Data_Sheet_1_Standardization of Human Calcific Aortic Valve Disease in vitro Modeling Reveals Passage-Dependent Calcification.xlsx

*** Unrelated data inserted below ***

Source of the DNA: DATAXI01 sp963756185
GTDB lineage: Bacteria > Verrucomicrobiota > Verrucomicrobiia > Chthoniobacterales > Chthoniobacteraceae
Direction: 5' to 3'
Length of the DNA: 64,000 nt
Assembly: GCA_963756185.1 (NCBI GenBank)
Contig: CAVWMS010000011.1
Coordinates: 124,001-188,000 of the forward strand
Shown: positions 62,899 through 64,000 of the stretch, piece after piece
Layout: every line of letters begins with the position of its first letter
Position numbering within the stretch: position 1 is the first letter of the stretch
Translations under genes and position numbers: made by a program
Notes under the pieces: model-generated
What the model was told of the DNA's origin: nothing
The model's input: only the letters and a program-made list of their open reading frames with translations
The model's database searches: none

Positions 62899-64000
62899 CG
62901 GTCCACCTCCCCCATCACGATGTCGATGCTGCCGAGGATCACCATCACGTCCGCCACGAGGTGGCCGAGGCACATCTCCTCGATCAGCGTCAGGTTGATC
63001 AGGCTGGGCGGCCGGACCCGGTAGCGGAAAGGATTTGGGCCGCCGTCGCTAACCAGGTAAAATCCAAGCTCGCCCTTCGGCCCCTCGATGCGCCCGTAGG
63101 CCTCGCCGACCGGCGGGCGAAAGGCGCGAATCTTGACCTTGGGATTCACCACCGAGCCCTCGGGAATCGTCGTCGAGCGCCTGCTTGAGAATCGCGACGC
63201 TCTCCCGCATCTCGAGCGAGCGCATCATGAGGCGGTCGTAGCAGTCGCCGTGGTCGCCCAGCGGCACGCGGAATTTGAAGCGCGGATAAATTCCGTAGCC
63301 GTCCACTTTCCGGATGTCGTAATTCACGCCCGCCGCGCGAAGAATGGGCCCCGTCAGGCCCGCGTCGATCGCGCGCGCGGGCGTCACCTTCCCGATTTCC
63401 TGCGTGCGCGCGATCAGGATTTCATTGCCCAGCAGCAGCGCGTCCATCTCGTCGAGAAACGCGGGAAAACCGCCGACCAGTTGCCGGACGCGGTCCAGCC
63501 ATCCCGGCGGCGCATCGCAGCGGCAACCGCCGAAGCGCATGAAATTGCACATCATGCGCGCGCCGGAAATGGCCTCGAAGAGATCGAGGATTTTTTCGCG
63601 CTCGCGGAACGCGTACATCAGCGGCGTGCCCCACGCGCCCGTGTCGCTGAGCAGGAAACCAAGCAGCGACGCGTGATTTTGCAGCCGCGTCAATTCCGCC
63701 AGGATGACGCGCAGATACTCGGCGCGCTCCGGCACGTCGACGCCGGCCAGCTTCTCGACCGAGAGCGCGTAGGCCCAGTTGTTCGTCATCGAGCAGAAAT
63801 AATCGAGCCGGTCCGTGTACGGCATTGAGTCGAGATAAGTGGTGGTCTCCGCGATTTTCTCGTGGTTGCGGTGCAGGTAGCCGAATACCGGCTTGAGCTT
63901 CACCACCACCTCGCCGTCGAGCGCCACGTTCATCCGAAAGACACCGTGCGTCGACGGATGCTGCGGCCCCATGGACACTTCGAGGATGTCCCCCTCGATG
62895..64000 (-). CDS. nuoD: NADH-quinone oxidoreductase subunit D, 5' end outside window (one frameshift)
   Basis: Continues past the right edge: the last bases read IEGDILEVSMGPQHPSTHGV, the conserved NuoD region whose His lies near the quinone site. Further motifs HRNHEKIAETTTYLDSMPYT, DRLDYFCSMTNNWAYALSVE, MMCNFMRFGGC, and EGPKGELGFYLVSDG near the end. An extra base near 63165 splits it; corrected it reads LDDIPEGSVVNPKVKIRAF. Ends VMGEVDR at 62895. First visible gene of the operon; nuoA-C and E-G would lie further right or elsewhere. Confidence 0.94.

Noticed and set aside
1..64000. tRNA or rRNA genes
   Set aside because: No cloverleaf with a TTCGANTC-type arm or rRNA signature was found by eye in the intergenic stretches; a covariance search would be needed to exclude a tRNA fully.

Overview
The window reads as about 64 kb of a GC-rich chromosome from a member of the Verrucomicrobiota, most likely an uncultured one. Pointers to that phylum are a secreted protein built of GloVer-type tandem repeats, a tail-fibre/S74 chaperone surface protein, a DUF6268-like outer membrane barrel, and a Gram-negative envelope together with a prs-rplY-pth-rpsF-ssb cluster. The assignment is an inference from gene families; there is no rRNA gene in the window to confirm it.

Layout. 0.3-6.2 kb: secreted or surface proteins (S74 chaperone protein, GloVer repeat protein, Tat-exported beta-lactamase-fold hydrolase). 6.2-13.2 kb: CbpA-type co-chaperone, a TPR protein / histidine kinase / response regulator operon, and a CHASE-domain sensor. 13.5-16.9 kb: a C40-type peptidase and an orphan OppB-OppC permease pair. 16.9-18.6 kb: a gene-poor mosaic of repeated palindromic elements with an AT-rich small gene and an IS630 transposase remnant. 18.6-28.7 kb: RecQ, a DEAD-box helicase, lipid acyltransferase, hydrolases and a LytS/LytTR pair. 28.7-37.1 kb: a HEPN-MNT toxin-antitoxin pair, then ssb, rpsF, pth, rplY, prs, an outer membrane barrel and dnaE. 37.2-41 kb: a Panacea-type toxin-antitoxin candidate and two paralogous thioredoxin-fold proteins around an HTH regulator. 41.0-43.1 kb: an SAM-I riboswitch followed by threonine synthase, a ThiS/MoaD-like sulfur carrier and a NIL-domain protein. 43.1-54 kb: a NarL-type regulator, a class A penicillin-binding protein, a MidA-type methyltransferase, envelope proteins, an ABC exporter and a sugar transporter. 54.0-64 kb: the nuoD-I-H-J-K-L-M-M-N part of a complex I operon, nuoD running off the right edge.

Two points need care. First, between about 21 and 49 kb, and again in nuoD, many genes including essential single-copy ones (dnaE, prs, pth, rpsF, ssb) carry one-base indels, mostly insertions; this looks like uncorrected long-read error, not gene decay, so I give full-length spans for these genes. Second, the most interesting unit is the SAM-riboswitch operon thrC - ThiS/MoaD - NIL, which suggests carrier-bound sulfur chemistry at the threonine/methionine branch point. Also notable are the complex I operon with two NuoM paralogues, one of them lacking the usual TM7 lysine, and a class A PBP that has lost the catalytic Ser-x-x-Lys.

Aortic valvular interstitial cells (VICs) isolated from patients undergoing valve replacement are commonly used as in vitro models of calcific aortic valve disease (CAVD). Standardization of VIC calcification, however, has not been implemented, which impairs comparison of results from different studies. We hypothesized that different culture methods impact the calcification phenotype of human VICs. We sought to identify the key parameters impacting calcification in primary human VICs to standardize CAVD in vitro research. Here we report that in calcification media containing organic phosphate, termed osteogenic media (OM), primary human VICs exhibited a passage-dependent decrease in calcification potential, which was not observed in calcification media containing inorganic phosphate, termed pro-calcifying media (PM). We used Alizarin red staining to compare the calcification potential of VICs cultured in OM and PM between the first and fourth passages after cell isolation from human CAVD tissues. Human VICs showed consistent Alizarin red stain when cultured with PM in a passage-independent manner. VICs cultured in OM did not exhibit consistent calcification potential between donors in early passages and consistently lacked positive Alizarin red stain in late passages. We performed whole cell, cytoplasmic and nuclear fractionation proteomics to identify factors regulating VIC passage-dependent calcification in OM. Proteomics cluster analysis identified tissue non-specific alkaline phosphatase (TNAP) as a regulator of passage-dependent calcification in OM. We verified an association of TNAP activity with calcification potential in VICs cultured in OM, but not in PM in which VICs calcified independent of TNAP activity. This study demonstrates that media culture conditions and cell passage impact the calcification potential of primary human VICs and should be taken into consideration in cell culture models of CAVD. Our results help standardize CAVD modeling as part of a greater effort to identify disease driving mechanisms and therapeutics for this unmet medical need.